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New ultra-compact radar level sensor makes monitoring IBC inventory easy

When it comes to checking stocks in large silos and containers, radar measurement has long been the leading technology. But what about mobile containers like IBCs, whose contents are usually estimated with just a quick glance – if at all? VEGA has an impressive solution for this area of application: VEGAPULS Air. Thanks to radar technology, the miniature sensor delivers precise measured values and can be installed quickly and flexibly, as demonstrated by its use in a paper mill.
Paper, cardboard and paperboard are considered very inexpensive and light packaging materials. Nowadays, the majority of all cardboard products are now made from recycled waste paper. DS Smith is one of Europe's leading providers of sustainable packaging solutions, paper products and recycling services. Founded in 1657, the mill currently manufactures containerboard products (liner and medium grades) from 100 % waste paper. "We recycle about 400,000 tonnes of paper and cardboard every year and produce new paper from it. Our main customers then use the paper to produce boxes, trays and displays," explains Marco Verkerk, Coordinator of Technology & Product Support at the De Hoop plant, which is located on the outskirts of the Dutch municipality of Eerbeek. Not only does DS Smith focus on sustainability and environmental friendliness in production, the company is also constantly looking for ways to create packaging that uses less raw material.

Processes fine-tuned to each other

The basic production processes in paper recycling have hardly changed in the past few decades. Bales of waste paper are broken down into pulp in pulpers with the help of heated water and intensive pulverisation. Then all the impurities are removed from the pulp. The cleaned paper fibres eventually arrive at one of the two paper machines, where they are processed into new paper at a speed of 50 km/h. Customers use this paper to make cardboard boxes and trays. But the paper can also be used for the outer layers of plasterboard or the internals of a door.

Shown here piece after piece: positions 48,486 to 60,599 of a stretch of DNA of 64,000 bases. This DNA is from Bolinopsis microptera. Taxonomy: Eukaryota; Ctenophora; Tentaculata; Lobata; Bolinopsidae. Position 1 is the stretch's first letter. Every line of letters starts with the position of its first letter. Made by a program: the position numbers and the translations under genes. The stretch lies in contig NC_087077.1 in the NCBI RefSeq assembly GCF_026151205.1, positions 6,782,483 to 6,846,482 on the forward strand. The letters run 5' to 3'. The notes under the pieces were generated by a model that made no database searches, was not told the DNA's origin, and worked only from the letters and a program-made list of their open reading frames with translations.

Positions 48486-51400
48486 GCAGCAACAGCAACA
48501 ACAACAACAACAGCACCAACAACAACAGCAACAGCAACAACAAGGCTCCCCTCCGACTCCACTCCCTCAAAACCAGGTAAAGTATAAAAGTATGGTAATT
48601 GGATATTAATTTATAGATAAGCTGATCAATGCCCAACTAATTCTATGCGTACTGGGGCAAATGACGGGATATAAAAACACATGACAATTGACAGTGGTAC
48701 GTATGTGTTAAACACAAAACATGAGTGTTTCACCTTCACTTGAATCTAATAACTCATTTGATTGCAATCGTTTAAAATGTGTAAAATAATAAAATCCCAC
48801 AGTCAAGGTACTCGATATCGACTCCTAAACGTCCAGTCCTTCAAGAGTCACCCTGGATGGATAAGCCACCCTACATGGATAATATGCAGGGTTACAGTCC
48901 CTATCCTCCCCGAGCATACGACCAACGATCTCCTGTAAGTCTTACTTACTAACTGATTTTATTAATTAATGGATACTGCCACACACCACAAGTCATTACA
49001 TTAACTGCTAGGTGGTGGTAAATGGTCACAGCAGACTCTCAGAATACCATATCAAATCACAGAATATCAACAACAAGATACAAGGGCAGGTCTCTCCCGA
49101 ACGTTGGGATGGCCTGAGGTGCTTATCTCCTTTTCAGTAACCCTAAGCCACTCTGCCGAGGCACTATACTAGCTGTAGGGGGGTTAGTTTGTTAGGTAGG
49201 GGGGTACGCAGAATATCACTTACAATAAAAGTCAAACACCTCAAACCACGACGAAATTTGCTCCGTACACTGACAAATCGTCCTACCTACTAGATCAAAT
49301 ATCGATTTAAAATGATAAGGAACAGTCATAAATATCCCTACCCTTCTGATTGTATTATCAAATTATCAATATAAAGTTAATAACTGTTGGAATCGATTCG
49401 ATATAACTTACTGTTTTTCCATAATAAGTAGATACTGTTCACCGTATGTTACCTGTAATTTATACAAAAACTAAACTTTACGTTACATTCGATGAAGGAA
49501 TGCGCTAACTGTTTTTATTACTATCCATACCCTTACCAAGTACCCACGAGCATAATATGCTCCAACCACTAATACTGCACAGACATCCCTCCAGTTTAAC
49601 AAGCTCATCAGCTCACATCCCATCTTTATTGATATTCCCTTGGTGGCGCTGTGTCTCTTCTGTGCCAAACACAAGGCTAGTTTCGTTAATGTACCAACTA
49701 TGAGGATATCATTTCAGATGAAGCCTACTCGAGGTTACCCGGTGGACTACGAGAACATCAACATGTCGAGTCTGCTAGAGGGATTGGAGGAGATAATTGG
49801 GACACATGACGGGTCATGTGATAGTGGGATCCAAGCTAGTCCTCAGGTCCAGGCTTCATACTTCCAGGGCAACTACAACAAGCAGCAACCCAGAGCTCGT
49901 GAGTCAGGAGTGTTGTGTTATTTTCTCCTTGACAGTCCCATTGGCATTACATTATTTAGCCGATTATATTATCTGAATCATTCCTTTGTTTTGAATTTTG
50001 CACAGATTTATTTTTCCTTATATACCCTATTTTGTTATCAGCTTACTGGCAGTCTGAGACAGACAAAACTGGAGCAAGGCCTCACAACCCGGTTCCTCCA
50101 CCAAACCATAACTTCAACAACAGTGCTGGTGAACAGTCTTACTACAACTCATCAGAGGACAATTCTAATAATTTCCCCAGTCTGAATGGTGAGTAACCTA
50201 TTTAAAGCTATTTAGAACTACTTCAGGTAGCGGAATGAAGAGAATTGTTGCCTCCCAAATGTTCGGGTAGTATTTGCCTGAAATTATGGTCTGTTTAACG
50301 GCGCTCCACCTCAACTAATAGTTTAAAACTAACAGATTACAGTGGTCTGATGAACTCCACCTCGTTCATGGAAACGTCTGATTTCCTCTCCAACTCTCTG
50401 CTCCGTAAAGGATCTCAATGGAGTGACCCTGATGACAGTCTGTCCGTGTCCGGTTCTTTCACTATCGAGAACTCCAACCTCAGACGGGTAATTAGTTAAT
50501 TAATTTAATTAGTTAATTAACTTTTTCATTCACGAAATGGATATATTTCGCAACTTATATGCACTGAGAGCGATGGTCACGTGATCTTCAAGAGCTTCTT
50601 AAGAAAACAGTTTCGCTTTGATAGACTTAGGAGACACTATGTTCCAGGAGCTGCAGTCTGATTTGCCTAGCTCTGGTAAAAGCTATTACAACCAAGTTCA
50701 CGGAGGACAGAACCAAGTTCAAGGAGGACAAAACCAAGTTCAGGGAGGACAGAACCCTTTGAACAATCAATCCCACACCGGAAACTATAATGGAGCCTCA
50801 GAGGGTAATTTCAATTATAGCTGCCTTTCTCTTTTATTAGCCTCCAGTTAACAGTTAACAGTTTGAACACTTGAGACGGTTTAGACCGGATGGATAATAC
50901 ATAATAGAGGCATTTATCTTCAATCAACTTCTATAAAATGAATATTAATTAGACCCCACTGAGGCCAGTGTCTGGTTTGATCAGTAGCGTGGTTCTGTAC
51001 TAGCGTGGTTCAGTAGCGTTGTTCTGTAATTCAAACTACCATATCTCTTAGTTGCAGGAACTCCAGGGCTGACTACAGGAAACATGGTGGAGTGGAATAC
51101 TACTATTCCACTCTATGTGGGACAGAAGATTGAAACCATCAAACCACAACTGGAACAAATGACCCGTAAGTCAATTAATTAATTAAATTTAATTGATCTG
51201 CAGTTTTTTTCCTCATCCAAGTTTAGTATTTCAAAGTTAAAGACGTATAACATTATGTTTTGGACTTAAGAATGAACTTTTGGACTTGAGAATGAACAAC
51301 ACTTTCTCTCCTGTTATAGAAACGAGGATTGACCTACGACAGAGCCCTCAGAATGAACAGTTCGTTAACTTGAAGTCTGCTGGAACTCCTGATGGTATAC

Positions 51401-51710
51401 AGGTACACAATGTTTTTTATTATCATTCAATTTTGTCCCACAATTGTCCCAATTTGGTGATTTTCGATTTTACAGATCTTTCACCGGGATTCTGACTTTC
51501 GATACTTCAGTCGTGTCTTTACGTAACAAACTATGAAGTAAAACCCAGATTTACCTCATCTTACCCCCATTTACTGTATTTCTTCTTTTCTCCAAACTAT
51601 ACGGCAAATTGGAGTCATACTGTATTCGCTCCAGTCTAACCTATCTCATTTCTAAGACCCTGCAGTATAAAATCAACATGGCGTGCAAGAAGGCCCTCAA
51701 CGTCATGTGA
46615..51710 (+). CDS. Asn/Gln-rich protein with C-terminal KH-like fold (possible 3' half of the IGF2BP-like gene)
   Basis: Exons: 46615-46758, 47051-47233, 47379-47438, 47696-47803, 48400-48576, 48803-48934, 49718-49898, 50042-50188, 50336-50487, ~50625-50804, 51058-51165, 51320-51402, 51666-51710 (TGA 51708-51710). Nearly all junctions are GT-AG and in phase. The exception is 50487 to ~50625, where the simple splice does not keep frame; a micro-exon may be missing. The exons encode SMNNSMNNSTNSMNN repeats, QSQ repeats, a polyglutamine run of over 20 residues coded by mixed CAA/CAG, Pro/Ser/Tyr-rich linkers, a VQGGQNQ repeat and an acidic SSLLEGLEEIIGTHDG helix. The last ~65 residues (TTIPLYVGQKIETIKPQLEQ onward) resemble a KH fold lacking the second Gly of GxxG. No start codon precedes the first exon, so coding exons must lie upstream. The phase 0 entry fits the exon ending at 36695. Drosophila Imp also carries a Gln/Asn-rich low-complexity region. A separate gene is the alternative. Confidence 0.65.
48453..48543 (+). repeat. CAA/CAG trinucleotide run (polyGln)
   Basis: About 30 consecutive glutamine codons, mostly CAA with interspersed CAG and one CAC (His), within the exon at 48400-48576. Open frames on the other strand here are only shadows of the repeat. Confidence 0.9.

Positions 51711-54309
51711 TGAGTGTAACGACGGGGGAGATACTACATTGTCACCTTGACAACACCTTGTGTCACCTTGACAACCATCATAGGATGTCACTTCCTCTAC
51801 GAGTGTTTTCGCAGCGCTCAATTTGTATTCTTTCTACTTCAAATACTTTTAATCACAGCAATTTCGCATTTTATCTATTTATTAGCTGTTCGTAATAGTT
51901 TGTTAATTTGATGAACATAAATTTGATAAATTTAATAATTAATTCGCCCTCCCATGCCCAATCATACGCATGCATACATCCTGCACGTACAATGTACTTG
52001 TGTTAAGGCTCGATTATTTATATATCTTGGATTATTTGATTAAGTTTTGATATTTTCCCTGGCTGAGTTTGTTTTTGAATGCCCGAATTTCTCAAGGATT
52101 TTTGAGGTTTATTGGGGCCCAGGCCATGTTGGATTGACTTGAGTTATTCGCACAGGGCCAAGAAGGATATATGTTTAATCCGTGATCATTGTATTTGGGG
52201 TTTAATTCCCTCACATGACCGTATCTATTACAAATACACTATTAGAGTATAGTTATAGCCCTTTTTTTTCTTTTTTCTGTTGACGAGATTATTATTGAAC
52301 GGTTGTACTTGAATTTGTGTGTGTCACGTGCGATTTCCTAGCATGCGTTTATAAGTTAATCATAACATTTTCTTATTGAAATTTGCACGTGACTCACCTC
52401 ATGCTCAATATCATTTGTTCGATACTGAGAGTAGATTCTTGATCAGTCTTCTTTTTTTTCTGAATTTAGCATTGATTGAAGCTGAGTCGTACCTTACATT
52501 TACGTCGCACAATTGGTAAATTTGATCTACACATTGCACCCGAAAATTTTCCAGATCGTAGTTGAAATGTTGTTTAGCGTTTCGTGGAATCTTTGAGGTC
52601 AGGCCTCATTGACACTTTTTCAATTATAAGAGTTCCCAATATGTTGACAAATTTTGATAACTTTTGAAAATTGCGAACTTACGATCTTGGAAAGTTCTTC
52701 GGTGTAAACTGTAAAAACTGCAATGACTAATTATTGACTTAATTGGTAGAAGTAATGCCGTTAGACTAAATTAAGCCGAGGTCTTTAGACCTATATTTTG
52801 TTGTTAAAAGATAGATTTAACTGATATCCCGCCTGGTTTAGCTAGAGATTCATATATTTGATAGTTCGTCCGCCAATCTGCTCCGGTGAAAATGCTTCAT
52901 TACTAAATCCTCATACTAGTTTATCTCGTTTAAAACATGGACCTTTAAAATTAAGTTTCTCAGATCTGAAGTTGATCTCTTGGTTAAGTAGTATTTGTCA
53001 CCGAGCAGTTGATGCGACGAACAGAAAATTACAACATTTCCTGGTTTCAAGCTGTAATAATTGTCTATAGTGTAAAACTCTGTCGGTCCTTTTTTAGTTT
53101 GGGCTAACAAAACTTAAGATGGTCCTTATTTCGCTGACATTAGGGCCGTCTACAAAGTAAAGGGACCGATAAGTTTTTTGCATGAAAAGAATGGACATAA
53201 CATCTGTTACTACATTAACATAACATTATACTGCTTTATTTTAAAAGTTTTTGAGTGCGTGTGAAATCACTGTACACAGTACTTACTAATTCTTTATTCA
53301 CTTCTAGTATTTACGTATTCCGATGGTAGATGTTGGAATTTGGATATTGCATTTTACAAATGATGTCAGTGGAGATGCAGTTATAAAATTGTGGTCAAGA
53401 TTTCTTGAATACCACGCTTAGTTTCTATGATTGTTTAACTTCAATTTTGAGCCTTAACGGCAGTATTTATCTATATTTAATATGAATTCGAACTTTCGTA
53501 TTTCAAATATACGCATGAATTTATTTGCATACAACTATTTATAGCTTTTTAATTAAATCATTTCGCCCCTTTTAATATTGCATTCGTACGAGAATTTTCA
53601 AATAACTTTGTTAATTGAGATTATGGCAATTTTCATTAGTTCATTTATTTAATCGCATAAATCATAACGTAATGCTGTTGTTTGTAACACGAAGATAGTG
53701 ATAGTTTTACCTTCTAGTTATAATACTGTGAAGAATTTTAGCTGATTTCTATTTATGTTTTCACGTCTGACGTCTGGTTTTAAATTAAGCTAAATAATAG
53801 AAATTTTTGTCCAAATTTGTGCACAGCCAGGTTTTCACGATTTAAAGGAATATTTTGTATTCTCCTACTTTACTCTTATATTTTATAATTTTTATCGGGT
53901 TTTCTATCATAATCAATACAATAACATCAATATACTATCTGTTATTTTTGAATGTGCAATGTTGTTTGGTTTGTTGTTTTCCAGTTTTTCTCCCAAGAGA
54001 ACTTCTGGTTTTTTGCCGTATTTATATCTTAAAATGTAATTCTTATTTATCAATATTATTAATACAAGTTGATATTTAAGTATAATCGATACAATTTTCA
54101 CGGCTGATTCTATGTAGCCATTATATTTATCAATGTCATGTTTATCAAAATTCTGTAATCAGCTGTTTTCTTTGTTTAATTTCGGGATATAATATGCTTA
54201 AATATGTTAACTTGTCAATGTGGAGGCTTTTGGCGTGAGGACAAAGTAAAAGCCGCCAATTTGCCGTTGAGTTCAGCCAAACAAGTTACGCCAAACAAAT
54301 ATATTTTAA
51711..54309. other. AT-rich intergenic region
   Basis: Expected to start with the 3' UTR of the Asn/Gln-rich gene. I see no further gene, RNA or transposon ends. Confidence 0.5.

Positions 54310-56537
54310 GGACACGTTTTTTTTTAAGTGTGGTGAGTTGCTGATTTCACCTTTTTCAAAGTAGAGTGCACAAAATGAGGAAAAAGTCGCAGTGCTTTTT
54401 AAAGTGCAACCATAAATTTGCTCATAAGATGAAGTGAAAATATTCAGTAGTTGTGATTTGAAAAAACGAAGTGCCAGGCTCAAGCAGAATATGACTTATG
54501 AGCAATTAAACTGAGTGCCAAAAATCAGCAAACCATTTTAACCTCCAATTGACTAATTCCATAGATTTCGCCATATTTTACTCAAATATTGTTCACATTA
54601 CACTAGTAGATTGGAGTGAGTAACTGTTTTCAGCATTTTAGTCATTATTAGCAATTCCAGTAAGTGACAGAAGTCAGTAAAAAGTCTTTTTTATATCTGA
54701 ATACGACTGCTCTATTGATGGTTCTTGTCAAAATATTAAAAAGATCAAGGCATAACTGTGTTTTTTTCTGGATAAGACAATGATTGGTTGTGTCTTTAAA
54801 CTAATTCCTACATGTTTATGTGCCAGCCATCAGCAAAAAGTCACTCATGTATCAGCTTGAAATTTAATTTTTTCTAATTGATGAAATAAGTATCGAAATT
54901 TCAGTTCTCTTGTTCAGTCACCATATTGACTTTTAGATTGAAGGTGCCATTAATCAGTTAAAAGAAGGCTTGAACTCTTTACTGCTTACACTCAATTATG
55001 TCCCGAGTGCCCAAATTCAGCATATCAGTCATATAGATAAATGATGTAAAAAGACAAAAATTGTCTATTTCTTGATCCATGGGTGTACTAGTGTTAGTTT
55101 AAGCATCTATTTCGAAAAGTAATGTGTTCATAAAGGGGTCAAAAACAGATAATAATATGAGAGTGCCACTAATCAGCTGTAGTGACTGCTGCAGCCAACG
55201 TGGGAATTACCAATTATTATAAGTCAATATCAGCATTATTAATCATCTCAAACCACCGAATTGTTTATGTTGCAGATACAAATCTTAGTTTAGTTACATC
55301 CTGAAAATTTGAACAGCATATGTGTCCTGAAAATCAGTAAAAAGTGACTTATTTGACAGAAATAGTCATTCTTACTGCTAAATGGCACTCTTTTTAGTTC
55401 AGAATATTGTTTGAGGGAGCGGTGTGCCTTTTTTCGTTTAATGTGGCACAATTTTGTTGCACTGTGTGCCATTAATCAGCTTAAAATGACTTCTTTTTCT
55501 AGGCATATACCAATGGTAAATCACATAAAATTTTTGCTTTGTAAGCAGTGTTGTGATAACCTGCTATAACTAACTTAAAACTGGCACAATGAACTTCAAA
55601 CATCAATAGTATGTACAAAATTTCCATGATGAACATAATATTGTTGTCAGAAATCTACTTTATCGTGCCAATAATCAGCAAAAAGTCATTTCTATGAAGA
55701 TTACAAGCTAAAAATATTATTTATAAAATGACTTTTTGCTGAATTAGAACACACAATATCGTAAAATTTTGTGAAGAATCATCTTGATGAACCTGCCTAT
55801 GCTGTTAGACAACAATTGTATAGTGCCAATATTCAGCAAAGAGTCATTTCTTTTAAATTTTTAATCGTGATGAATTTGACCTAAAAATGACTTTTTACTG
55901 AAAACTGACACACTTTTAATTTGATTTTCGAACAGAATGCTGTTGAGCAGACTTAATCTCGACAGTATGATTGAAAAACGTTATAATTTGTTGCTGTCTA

At first glance, the processes look quite simple, but different raw materials have to be measured and added in with high precision. “That’s why there are several intermediate stages, where both solid and liquid ingredients and additives are fed into the process. This includes various liquids, which are introduced into the production process from standard IBCs of 1,000 litres each", explains Verkerk further. For more than ten years, the levels in the tanks and silos have been measured with VEGAPULS or VEGABAR level measuring instruments, which forward the measured values for processing in a PLC. Sensors like VEGAWELL, VEGASON and VEGADIF are also used at different locations in the plant. For example, on the paper machines, on pipelines with incoming raw and auxiliary materials and residual flows, as well as in the storage silos.
 

How many different auxiliary materials are still stored in IBCs?

Brand new – VEGA’s newest measuring instrument has been operating successfully at the Dutch plant since July 2020. Three VEGAPULS Air 23 sensors were initially installed on the exchangeable IBCs on a trial basis. “We store more than 40 different chemicals and auxiliary materials in silos and IBCs. The fixed storage tanks and silos are already equipped with a level sensor connected to a PLC. The values are fed into our MBS programme to control the process. This way we know exactly what the consumption levels are like, so we can order raw materials to ensure that production continues without interruption", says Verkerk, describing the situation in his company.